Sometimes the idea of a God running the whole show towards some rational purpose has a bit of plausibility to it, especially when it involves some viscious justice like this:
Kellogg's is experiencing backlash for dumping Phelps over his bong smoking photo that appeared in last Sunday's British tabloid, News of the World...
As CNBC's Sports Biz columnist Darren Rovell points out, an organization called Marijuana Policy Project, a Washington, DC-based lobbying group with 26,000 members, is leading a boycott against Kellogg's, calling their treatment of Phelps "hypocritical and disgusting."
Rob Kampia, the executive director of MPP, told CNBC, "Kellogg's had no problem signing Phelps when he had a conviction for drunk driving (DUI in 2004), an illegal act that could actually have killed someone. To drop him for choosing to relax with a substance that's safer than beer is an outrage, and it sends a dangerous message to young people."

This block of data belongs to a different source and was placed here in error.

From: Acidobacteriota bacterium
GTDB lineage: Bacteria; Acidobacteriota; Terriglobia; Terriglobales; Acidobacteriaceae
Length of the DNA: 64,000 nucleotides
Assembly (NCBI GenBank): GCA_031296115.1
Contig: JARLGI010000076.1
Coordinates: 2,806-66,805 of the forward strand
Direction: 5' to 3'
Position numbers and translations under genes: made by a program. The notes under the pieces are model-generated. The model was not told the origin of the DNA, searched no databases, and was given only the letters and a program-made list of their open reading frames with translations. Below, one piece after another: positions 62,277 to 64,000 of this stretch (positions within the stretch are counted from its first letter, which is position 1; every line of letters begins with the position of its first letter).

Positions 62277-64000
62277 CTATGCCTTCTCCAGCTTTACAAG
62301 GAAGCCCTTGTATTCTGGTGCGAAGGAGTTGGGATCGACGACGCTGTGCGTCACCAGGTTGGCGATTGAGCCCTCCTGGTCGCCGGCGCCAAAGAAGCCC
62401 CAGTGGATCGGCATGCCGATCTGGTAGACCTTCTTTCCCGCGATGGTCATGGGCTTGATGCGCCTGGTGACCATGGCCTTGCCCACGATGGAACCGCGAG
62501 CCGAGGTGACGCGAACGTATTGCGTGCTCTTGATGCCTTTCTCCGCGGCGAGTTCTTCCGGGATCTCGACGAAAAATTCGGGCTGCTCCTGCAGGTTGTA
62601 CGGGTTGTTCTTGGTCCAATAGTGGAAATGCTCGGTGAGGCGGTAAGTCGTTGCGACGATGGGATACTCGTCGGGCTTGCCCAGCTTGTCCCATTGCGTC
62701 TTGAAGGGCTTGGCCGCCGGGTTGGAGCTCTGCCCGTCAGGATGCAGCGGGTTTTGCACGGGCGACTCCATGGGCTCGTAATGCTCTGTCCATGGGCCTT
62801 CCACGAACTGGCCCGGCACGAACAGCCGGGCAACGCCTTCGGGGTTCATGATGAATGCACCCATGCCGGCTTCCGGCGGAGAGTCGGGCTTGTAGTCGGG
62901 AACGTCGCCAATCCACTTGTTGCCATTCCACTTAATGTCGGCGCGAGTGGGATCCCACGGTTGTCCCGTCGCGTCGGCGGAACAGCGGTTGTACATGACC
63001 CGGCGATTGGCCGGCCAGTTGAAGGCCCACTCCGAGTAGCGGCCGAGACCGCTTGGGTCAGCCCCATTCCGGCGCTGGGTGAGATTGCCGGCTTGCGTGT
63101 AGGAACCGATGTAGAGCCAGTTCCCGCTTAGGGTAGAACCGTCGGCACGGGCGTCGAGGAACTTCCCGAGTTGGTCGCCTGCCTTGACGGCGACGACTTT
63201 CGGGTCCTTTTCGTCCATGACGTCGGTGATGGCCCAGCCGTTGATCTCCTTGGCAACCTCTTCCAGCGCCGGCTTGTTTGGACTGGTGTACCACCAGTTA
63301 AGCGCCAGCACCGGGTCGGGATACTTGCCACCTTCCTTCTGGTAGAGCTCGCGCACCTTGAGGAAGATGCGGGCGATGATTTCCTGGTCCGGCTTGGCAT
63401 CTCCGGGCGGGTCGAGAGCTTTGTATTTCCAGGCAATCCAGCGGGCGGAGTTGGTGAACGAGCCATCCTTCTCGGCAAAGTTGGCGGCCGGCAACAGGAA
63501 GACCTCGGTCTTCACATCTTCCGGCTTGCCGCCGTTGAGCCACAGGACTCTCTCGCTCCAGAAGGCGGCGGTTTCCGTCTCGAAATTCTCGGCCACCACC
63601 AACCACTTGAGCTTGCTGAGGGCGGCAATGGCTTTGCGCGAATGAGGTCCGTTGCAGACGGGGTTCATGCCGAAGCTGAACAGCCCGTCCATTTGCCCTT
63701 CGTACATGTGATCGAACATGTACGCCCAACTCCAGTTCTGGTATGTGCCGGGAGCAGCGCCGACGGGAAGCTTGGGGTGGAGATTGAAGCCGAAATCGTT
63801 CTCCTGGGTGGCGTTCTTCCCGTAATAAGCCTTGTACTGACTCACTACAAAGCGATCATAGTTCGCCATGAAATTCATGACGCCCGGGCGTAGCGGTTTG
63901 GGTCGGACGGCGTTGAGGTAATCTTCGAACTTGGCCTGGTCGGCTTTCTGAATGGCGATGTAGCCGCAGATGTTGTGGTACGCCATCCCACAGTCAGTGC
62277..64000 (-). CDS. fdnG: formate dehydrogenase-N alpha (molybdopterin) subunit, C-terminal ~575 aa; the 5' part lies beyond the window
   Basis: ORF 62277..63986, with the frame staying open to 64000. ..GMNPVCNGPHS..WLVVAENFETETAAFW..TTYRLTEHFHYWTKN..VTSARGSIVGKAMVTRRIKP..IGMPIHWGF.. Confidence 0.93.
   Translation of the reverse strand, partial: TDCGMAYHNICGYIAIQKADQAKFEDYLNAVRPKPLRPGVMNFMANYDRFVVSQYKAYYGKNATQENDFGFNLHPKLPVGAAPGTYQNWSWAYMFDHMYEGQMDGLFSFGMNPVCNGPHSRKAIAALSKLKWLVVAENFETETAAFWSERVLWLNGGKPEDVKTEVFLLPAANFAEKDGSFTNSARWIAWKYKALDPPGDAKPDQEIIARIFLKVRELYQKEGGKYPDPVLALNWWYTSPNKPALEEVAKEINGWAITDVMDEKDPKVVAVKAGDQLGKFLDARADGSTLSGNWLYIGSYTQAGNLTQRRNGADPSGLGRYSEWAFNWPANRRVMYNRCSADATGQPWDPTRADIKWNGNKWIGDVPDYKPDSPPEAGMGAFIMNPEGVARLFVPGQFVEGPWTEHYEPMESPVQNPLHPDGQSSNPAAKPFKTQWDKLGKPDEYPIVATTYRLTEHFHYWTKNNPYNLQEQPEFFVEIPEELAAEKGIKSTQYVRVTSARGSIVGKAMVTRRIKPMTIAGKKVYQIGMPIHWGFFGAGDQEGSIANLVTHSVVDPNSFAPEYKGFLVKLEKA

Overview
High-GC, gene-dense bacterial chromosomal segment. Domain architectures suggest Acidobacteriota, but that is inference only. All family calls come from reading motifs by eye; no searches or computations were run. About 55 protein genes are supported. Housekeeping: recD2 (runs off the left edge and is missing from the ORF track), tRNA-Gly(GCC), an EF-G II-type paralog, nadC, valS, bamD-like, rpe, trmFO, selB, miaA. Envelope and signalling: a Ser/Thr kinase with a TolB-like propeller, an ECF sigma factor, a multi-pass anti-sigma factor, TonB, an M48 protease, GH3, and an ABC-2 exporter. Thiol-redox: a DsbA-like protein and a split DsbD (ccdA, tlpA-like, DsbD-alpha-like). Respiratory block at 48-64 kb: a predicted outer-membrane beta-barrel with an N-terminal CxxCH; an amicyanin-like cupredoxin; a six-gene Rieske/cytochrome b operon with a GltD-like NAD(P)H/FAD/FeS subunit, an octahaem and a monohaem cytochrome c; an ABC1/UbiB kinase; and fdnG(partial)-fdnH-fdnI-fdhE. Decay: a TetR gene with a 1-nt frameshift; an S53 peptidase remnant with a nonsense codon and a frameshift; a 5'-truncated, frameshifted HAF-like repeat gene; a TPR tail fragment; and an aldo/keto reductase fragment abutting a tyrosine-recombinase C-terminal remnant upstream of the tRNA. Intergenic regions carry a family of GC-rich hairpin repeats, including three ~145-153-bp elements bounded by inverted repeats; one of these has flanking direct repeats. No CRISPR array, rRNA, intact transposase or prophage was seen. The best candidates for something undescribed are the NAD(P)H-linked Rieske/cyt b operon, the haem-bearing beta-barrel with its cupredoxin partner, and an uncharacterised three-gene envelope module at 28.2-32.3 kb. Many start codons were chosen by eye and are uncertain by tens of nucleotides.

A Facebook page has already sprung up with over 6,000 members lashing out at Kellogg's for "criminalizing" Phelps. Seth Meyers on SNL also gave the brand, popular among kids, a good ribbing and offered some advice to moms and dads, "Parents, if your kid says 'Michael Phelps smokes pot why can't I?' Just say, 'You can, right after you win twelve gold medals for your country.''"
Here's the problem in a nutshell: the executives at Kellogg live in a world where most people didn't smoke marijuana. The bulk of the populace under 45 live in a world where most do, or have, and that trend will continue. Seth Myers' last joke spelled this out most clearly:
"If you're at a party, and you see Michael Phelps smoking a bong, and your first thought isn't 'Wow, I get to party with Michael Phelps', and instead you take a picture and sell it to the tabloids you should take a long look in the mirror because you're a dick"
To the 60+ executives at Kellogg, the picture-taker was a good responsible citizen. That's becoming more and more a minority view, and now that we can gather on the net and boycott people like Kellogg's, we can demonstrate that.
The article also goes into our favorite dream scenario, legalized marijuana getting us out of the financial crisis.